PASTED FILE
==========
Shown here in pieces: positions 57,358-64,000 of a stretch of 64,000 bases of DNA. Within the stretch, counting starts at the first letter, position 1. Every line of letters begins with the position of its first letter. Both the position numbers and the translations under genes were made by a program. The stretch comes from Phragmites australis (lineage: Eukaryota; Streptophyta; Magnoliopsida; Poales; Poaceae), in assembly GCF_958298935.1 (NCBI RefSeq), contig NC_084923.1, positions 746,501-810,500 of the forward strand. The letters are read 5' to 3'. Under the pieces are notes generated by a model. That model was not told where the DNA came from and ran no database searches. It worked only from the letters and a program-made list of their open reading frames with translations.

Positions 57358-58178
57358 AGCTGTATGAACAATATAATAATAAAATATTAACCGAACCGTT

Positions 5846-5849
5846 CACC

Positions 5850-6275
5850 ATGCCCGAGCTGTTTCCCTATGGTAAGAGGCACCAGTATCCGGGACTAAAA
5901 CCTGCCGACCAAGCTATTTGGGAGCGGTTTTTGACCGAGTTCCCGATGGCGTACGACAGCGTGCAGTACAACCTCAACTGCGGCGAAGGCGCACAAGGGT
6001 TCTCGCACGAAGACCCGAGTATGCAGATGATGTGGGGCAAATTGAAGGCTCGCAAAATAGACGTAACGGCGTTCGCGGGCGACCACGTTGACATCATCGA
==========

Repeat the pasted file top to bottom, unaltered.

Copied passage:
Shown here in pieces: positions 57,358-64,000 of a stretch of 64,000 bases of DNA. Within the stretch, counting starts at the first letter, position 1. Every line of letters begins with the position of its first letter. Both the position numbers and the translations under genes were made by a program. The stretch comes from Phragmites australis (lineage: Eukaryota; Streptophyta; Magnoliopsida; Poales; Poaceae), in assembly GCF_958298935.1 (NCBI RefSeq), contig NC_084923.1, positions 746,501-810,500 of the forward strand. The letters are read 5' to 3'. Under the pieces are notes generated by a model. That model was not told where the DNA came from and ran no database searches. It worked only from the letters and a program-made list of their open reading frames with translations.

Positions 57358-58178
57358 AGCTGTATGAACAATATAATAATAAAATATTAACCGAACCGTT

Positions 5846-5849
5846 CACC

Positions 5850-6275
5850 ATGCCCGAGCTGTTTCCCTATGGTAAGAGGCACCAGTATCCGGGACTAAAA
5901 CCTGCCGACCAAGCTATTTGGGAGCGGTTTTTGACCGAGTTCCCGATGGCGTACGACAGCGTGCAGTACAACCTCAACTGCGGCGAAGGCGCACAAGGGT
6001 TCTCGCACGAAGACCCGAGTATGCAGATGATGTGGGGCAAATTGAAGGCTCGCAAAATAGACGTAACGGCGTTCGCGGGCGACCACGTTGACATCATCGA